For some, Sabyasachi is not yet a household name. For 4.7 million Instagram followers, however, he’s an international sensation. The Indian fashion designer is known for his rich textiles, bridalwear, high-end jewelry, and a distinct aesthetic that beautifully weaves traditional silhouettes and techniques with a modern sensibility. Now, the Kolkata-born talent is bringing his vision to the masses with an already hotly anticipated collaboration with H&M.
“If I’m able to create a bridge between my world and the international audience by staying true to who I am and keeping my authenticity alive, this collection becomes symbolic of a more inclusive fashion industry, where designers from India and countries like ours move into the global fray,” he exclusively told ELLE.com via email. “This collection and collaboration was an introspective time for me, of asking myself, ‘What can I as an Indian designer bring to a collaboration with a high street juggernaut?’ It has to go beyond representation—it has to become a collection that brings together the authentic best of both of our worlds.”
The joyful collaboration is a marriage of all these things. Featuring womenswear, accessories, and menswear, it folds in traditional Indian cues like tex
tiles made with vintage block prints, embellished loungewear in the form of glamorous, patchwork kaftans, and brass-colored jewelry mimicking heirlooms. While Sabyasachi’s in-house collections venture into couture prices, this collaboration with H&M is more accessible.
We spoke to Sabyasachi further to delve deeper into his expansive design process, how he hopes to be received by new audiences, and more. Read on for the full interview below.
How does this collection differ from your own brand?
“Wanderlust” as the collection name (not-so-subtly) is largely inspired by the wonder and experience of going down the very real rabbit hole of traveling and exploring the rich diversity of our many cultures. It’s an acknowledgment of our differences across borders and oceans, but also of what binds us together. We’re a bunch of global nomads, notwithstanding the pandemic, of course, but if anything, the last year has been a reminder of the significance of travel in our lives. So prints and embroidery that form an integral part of my brand find a very real place in this collection, where we have used artisanal techniques and, with the aid of technology, we have been able to scale it up.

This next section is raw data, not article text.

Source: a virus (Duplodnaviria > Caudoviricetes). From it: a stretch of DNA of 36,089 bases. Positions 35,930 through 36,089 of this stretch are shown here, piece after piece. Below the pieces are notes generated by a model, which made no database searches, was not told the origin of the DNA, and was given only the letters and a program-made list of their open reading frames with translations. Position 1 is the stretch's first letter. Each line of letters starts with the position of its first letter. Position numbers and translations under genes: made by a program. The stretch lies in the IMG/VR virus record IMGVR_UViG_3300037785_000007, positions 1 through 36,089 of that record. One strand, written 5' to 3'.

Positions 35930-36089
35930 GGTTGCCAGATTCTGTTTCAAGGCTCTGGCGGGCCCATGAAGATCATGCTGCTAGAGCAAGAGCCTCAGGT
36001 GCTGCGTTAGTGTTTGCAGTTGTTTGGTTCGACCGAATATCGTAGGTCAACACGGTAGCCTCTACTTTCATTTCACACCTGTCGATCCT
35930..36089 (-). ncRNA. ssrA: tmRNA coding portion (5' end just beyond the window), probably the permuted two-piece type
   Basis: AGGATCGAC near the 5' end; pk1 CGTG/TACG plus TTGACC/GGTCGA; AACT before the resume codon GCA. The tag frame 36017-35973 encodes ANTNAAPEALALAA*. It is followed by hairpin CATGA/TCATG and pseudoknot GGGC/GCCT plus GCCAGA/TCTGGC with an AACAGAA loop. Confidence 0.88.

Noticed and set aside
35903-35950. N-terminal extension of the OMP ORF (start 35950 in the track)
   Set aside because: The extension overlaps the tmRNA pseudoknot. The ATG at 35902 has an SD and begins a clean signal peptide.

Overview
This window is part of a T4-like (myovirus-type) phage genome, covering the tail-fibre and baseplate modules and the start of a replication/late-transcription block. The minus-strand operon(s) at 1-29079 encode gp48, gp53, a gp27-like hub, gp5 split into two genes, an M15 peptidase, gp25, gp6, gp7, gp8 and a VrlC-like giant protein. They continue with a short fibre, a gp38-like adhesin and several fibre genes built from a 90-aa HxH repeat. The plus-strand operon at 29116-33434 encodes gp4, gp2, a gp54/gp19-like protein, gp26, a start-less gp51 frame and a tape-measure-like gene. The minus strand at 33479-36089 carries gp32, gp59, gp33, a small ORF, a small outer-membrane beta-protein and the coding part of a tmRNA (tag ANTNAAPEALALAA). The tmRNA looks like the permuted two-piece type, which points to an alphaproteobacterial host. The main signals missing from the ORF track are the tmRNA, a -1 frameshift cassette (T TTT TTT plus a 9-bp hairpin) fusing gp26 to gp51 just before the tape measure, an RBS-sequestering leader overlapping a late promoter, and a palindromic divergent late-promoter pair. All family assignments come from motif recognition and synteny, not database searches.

We’ve seen the boundaries blur in couture with street inspiring bespoke—this was a chance to explore that the other way around, so you see the details of couture but with elements of streetwear.
What does expanding your audience globally mean to you— specifically for customers who aren’t as familiar with fashion beyond American and European designers?
I don’t think we’re restricted by geography anymore—our tastes and our sensibilities as creators and consumers are now seeking authentic products and experiences that we can find in markets all across the world. And my collaboration with H&M is a great introduction to new audiences, even as it makes my brand accessible to those who know us. But it goes beyond me—I think what collaborations like these achieve is that it firmly cements India as a market that the globe can no longer ignore.
What was your biggest challenge in designing this collection?
It was surprisingly smooth, honestly. They understood my vision from the start, and were very encouraging throughout. My biggest apprehension was when I created the master samples—I kept wondering how H&M would translate them into production. But my fears were calmed the second I saw the collection!
Your designs are so rich in color and textiles, yet this collaboration is a lot more accessible and muted. Why did you choose to take this route?
We do a lot of Indian bridal couture, which is, of course, rich in colors and textiles. But our repertoire is more expansive, and also includes printed saris, garments, and even home textiles, where the color palettes range from jeweled tones to the more earthy and pastel. With this collection, I wanted to take a part of India that would be distinctly Indian, but shape it with a more global sensibility. Basically, I wanted to create an international collection with an Indian soul—heritage but made contemporary.
What do you want customers to take away from this collaboration?
Honestly, I want them to have fun with it and enjoy it, and find a piece of themselves within it, as they interpret and wear it in their own way. And as they engage with this collection, they will become familiar with a more nuanced idea of the modern Indian aesthetic, beyond the cliched fuchsia pinks and dancing peacocks. There is a strong and vibrant contemporary clothing culture that exists in India that is deeply influenced by our rich heritage of textiles and crafts, and it’s versatile and wearable and beautiful. I hope this collection sparks that sense of wonderment to discover more, to be more mindful about our stories, and embrace what modern Indian design has to offer.
The Sabyasachi x H&M collection will be available in stores and online at hm.com on August 12.
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